Pastis’ comic writing advice: Don’t try so hard

Pearls Before Swine creator Stephan Pastis is dishing out advice for would be comic creators. His first round of advice: “Don’t put effort into your work.

Here’s how you know when you’re funny: The ideas seem to flow from you naturally, almost without work. You’re more of a witness to it than a creator of it.

Another caveat: Sometimes the stuff that flows from you will be crap. And that voice inside your head will lie and tell you it’s good. That’s a risk you must bear.

But as a general idea, good jokes will pop out right before your eyes, like bunnies from a stream (I know what you’re saying – I’m good at analogies).

You know this is happening because your reaction will be, “Someone MUST have done this before.” (By the way, you’ll also get that feeling when your stealing ideas from The Far Side.)

30 thoughts on “Pastis’ comic writing advice: Don’t try so hard

  1. LOL! If Gary Larson shows up at your door and punches you in the kidneys, that’s a pretty good sign you’re ripping him off.

    Thanks Stephan, it’s so obvious to me now… Like cheese on a cherry pie.

  2. Well, there you go.

    For me, getting material is like mining for precious metals, except after the hard work, all I’m usually able to get is a wad of aluminum foil. That’s why Pastis is a millionaire and I’m a ten-dollar-aire.

  3. I think what Stephan is getting at here, in his usual sarcastic manner, is that you can’t manufacture success. The creative process is one that needs to flow rather than be forced or analyzed.

  4. I also see what he’s getting at, but I think it’s a huge oversimplification… especially for editorial cartoonists. In terms of “jokes,” he’s probably right… going with a simple gut-feeling is best. But the trick for political satirists is combining the joke with issue analysis…

    For editorial cartoonists, “don’t put effort into your work” is the LAST suggestion I would give someone…

  5. Great, I spend years convincing my family and friends that cartooning is hard and Stephan just blurts out the truth. This is why cartoonists are never asked to be Masons.

  6. This is awful advice. The remedy for contrived work isn’t “don’t put effort in your work”. Making it look easy, natural and effortless is what any artist, writer, performer, athlete etc.. would want, but you don’t get better by putting less effort into anything.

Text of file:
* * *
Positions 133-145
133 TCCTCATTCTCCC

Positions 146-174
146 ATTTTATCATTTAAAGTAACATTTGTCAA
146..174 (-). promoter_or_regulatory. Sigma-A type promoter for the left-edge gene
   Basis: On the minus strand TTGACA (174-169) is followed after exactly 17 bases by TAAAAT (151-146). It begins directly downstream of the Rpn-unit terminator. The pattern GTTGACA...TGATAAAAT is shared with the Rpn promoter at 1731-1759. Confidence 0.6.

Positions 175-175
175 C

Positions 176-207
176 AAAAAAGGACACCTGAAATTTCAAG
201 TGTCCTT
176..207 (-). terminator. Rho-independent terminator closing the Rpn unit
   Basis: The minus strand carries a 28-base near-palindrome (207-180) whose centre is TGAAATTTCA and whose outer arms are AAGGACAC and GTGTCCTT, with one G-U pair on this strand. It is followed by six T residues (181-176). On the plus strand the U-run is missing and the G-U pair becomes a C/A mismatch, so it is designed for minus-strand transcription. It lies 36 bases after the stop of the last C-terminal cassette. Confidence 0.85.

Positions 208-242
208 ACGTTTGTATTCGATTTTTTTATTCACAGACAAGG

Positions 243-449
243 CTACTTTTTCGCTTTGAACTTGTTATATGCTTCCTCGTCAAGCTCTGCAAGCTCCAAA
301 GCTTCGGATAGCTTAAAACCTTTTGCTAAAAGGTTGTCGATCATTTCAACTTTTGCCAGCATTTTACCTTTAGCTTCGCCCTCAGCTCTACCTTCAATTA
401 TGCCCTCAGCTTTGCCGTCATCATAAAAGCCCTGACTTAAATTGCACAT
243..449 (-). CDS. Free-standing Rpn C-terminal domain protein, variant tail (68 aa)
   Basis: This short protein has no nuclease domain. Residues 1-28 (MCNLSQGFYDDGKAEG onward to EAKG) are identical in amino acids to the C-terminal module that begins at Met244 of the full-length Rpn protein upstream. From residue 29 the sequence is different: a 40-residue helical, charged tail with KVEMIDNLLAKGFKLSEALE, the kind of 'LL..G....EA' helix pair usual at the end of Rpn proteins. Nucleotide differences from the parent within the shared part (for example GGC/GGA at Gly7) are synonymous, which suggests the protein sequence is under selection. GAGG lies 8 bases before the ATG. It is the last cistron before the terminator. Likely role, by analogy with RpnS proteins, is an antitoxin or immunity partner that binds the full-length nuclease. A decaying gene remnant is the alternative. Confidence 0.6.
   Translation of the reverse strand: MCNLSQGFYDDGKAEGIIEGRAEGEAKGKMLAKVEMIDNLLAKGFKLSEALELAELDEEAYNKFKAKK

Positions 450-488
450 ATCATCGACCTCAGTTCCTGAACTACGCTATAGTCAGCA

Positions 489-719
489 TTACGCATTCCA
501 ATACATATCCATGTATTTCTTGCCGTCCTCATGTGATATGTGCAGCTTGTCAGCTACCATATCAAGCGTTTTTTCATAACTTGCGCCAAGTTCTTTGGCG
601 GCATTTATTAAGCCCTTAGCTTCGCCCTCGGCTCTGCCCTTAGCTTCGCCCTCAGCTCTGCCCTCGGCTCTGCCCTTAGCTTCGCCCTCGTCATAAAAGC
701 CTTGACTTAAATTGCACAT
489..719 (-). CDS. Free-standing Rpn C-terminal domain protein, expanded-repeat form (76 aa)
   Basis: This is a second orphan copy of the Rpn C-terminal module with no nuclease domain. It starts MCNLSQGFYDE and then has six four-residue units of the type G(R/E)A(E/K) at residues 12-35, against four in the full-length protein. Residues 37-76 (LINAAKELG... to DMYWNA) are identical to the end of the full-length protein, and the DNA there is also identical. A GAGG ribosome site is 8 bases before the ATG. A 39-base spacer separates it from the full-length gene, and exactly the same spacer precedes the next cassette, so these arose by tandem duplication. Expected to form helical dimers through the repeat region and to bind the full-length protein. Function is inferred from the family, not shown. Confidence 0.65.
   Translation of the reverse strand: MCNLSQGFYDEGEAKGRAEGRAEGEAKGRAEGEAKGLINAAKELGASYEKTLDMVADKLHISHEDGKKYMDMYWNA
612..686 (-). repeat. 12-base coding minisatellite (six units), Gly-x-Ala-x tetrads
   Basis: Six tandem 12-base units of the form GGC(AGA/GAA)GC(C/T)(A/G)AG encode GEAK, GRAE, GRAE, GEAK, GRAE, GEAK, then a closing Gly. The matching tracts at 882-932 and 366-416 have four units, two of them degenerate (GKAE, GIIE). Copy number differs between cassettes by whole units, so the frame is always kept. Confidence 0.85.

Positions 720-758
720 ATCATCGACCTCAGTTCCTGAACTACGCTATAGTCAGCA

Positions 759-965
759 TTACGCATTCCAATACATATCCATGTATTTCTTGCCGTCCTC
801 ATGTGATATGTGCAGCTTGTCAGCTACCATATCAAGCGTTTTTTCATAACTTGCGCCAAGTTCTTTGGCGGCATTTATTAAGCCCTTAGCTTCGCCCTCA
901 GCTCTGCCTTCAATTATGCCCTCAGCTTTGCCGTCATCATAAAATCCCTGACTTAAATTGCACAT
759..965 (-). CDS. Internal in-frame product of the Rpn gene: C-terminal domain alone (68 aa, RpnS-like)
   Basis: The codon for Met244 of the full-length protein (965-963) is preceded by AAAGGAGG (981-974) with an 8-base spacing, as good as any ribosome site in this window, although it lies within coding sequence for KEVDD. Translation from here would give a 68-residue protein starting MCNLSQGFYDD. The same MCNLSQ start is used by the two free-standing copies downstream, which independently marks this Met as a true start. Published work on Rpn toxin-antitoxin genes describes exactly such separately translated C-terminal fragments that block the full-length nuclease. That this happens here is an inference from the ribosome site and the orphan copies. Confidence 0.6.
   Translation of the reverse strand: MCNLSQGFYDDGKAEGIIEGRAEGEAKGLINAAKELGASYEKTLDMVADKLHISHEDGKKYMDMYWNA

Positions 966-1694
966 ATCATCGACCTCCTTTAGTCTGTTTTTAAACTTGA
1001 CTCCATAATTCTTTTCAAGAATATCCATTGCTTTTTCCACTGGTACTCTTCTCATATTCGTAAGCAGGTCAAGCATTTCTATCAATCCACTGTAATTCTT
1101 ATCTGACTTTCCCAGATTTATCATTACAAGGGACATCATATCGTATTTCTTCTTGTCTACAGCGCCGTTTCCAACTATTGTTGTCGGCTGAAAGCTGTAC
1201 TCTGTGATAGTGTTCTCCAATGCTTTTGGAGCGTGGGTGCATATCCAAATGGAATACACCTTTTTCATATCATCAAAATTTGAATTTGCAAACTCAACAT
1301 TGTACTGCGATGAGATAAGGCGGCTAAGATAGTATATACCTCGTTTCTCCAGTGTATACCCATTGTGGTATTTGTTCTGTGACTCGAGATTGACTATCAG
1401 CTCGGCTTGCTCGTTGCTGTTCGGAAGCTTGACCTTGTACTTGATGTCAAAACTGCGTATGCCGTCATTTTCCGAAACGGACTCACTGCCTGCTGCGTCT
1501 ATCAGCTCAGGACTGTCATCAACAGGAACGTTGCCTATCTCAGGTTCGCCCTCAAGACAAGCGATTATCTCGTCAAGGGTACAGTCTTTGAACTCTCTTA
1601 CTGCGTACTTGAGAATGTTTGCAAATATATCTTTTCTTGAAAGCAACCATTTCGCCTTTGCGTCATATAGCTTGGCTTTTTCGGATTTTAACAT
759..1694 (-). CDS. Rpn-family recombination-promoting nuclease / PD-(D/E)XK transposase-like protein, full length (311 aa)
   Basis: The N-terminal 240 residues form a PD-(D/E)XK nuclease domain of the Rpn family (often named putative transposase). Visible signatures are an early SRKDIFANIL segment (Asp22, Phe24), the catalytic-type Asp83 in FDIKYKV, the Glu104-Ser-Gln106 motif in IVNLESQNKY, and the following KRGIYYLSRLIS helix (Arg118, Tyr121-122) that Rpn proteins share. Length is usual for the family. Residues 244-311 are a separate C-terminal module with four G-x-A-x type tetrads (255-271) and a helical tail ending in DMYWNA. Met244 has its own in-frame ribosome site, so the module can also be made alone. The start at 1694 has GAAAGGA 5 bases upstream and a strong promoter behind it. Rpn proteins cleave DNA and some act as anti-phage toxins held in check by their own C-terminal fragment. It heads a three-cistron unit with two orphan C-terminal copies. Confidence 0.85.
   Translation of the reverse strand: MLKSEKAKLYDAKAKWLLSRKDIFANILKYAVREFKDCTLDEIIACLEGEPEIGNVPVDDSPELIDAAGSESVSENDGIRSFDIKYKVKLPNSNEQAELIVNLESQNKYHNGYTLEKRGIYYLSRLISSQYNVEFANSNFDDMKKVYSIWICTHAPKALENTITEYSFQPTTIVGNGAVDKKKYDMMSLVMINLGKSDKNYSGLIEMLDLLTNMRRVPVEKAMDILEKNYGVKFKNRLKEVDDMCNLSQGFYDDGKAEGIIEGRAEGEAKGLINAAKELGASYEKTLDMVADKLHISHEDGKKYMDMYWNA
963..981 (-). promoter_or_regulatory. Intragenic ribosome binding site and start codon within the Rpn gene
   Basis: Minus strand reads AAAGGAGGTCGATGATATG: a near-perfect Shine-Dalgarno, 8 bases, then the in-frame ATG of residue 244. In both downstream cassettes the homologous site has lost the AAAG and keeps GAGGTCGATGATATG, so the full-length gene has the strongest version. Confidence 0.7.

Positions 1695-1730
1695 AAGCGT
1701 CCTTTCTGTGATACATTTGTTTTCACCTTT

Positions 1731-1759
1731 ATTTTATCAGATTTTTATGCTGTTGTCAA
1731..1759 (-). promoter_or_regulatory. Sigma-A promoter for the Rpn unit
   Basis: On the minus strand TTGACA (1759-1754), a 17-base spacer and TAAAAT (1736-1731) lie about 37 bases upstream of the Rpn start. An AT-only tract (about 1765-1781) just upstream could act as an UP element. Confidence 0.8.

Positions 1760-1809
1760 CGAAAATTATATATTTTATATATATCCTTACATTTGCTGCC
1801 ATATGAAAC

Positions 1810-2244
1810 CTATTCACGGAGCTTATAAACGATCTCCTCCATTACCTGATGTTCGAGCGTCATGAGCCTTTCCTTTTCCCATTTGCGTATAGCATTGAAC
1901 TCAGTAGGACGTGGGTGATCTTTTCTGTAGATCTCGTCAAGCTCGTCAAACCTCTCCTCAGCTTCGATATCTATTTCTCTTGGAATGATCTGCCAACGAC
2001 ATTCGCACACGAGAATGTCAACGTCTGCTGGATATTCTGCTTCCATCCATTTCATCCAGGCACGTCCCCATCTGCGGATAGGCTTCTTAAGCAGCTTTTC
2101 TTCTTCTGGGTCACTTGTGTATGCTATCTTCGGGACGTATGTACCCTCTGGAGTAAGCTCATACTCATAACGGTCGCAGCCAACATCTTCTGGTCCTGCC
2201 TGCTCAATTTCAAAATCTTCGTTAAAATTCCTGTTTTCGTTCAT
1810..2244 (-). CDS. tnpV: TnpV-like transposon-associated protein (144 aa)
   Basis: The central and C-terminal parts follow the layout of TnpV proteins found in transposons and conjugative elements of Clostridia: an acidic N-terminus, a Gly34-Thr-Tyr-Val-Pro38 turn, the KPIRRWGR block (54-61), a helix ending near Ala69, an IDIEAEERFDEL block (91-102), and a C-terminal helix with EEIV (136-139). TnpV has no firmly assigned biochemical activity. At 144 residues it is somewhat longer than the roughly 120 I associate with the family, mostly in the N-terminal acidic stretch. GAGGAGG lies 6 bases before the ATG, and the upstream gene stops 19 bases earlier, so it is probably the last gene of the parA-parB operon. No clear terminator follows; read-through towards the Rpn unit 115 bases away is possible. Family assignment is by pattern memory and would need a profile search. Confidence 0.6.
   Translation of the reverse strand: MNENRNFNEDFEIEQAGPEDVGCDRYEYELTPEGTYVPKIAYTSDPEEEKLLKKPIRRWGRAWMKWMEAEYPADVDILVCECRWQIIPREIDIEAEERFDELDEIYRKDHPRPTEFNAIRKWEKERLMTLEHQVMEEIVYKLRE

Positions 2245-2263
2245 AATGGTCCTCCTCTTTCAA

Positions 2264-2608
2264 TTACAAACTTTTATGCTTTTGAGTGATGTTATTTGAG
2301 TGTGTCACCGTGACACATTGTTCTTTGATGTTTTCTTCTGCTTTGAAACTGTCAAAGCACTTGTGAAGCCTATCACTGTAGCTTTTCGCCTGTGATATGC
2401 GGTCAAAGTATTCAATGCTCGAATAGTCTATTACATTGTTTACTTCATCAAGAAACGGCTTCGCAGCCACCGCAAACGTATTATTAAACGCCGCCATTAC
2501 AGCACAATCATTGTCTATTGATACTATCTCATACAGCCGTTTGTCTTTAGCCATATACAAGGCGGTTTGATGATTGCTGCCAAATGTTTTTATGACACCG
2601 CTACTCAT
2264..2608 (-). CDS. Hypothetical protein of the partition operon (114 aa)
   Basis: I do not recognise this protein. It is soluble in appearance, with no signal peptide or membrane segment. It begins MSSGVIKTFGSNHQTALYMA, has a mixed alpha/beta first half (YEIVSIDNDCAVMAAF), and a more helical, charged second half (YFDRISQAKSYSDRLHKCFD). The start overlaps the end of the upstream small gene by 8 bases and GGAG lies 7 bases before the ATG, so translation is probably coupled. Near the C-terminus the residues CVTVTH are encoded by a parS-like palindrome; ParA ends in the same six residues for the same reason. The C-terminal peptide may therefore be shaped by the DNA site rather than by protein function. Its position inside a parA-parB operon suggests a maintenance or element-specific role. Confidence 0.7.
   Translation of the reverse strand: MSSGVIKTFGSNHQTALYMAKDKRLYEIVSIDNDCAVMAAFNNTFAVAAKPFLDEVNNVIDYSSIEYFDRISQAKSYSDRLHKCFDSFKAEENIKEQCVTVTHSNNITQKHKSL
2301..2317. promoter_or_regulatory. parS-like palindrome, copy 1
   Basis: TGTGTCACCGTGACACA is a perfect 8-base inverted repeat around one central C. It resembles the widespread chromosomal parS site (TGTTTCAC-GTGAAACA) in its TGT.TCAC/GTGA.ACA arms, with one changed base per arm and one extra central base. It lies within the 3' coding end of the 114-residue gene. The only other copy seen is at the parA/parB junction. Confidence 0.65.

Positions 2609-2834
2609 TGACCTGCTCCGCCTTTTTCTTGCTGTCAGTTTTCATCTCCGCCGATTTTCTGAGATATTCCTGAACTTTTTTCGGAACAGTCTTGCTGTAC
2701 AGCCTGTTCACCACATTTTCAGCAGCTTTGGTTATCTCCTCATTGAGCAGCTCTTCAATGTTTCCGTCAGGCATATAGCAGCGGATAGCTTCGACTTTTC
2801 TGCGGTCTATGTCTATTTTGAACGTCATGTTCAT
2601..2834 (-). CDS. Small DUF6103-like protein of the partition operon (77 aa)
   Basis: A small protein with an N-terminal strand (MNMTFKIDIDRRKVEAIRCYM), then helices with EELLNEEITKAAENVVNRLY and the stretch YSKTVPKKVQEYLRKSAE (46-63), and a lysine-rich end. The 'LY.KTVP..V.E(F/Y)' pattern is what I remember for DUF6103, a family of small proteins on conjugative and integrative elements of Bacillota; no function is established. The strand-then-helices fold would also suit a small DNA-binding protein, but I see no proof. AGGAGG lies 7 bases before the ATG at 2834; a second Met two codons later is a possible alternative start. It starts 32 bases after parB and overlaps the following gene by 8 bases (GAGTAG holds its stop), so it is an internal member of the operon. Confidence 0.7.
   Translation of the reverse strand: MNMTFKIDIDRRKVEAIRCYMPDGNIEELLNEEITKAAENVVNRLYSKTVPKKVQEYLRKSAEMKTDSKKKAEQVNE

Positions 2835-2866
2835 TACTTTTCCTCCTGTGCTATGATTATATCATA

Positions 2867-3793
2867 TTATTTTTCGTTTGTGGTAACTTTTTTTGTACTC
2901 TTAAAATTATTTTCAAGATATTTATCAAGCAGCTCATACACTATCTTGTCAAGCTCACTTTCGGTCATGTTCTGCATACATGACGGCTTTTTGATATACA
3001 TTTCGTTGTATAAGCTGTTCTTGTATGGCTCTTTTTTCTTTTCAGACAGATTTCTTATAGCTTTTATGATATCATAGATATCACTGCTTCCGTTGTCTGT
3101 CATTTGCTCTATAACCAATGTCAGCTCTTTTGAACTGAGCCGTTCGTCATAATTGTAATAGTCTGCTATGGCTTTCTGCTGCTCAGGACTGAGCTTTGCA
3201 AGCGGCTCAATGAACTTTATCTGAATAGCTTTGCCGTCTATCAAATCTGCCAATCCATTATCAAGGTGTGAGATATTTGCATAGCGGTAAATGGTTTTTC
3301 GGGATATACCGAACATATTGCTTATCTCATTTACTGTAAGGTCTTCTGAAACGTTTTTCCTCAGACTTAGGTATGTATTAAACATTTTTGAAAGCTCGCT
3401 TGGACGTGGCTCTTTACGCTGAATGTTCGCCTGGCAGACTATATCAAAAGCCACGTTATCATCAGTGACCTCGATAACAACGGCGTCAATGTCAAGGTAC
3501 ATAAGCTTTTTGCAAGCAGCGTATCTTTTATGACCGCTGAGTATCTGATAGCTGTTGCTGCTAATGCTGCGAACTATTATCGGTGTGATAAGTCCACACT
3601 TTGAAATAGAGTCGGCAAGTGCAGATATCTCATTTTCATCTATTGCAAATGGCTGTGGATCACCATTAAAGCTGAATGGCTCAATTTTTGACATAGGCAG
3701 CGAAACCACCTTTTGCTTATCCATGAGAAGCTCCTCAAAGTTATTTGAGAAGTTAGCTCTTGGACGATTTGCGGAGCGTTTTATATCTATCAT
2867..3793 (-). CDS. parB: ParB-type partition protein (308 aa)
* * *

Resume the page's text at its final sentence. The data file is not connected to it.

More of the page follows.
This is also lazy advice. In the same way telling someone to “practice” is lazy. Except the implications here are the opposite; forget trial and error, just wait for it to hit you!

    Wiley, I think you’re mixing the process with the final product in regards to being ‘forced, manufactured, and analyzed’.
    There are patterns, logic, and structure in the humor, art and writing. Creative works are manufactured whether you’re conscious of it or not. On the draft board, when something comes out contrived, its a matter of working out the kinks, not writing it off. Analyzing the idea, and analyzing the characters, the context/setting/atmosphere exposes the constraint and allows for proper adjustments.

    The real issues for me in the article were ‘trying too hard to write funny’ and the “this can’t be original, can it?” feeling.

    If you’re asking yourself whether somethings original or not, its probably because its explicitly derivative. Philosophically, if a cartoonist looks at himself as a chef instead of an inventor, were the world, culture, and people are his ingredients, the output would probably be drastically different and we could see the meduim evolve instead of flounder because of fear. Really, no one will accuse you of being “unoriginal” for serving your style of cheeseburger. Also, generally speaking, derivative jokes are mainly intolerable when they have only one point of interest.

    Trying to hard to write funny can mean a million things. Young cartoonists should look to further establish there characters, direction, and motivation if its a daily chore to find ideas.

  7. “but I think it?s a huge oversimplification? ”

    Well, yeah… he’s a cartoonist. It’s hard work to come up with such oversimplifications.

  8. Crap or Genius I guess! 😉

    This quote found me today on one of my igoogle widgets … thought it somewhat relevant:

    “Inspiration is wonderful when it happens, but the writer must develop an approach for the rest of the time… The wait is simply too long.” – Leonard Bernstein